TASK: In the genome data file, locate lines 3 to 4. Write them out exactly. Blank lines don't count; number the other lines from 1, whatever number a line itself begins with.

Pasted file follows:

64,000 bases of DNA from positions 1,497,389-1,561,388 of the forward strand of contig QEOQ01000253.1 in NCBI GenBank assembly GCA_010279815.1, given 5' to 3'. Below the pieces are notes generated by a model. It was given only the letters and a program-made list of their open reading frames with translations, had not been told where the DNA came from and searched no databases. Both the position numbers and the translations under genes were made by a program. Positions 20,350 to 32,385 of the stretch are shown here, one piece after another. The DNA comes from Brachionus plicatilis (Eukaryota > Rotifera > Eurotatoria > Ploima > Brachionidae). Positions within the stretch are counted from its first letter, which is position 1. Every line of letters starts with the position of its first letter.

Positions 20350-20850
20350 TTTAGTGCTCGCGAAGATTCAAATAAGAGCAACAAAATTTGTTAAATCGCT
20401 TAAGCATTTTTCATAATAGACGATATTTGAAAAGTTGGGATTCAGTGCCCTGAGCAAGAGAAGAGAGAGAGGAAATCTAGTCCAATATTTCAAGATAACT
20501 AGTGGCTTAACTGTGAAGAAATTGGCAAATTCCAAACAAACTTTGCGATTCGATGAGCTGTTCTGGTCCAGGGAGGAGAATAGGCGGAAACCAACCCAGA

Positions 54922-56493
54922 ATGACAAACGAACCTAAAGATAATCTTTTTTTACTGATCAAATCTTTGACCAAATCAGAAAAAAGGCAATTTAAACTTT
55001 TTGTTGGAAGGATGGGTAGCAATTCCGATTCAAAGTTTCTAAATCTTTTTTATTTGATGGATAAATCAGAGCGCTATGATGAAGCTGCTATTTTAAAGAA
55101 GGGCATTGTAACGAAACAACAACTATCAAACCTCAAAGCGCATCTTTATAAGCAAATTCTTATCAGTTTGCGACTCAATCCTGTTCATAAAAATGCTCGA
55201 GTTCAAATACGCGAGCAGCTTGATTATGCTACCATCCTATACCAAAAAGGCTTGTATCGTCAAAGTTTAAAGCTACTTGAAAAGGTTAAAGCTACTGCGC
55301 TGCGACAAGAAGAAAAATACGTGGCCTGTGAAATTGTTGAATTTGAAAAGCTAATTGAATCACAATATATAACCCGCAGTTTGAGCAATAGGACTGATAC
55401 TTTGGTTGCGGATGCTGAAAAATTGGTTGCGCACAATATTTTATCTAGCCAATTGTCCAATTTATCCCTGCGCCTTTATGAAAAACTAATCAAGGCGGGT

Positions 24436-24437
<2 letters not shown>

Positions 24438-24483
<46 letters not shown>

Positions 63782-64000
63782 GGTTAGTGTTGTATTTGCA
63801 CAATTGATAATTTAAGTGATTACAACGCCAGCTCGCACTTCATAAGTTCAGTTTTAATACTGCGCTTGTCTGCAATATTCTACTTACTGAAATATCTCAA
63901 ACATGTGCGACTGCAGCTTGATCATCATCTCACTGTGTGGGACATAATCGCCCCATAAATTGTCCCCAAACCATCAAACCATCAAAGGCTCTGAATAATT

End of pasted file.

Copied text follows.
20350 TTTAGTGCTCGCGAAGATTCAAATAAGAGCAACAAAATTTGTTAAATCGCT
20401 TAAGCATTTTTCATAATAGACGATATTTGAAAAGTTGGGATTCAGTGCCCTGAGCAAGAGAAGAGAGAGAGGAAATCTAGTCCAATATTTCAAGATAACT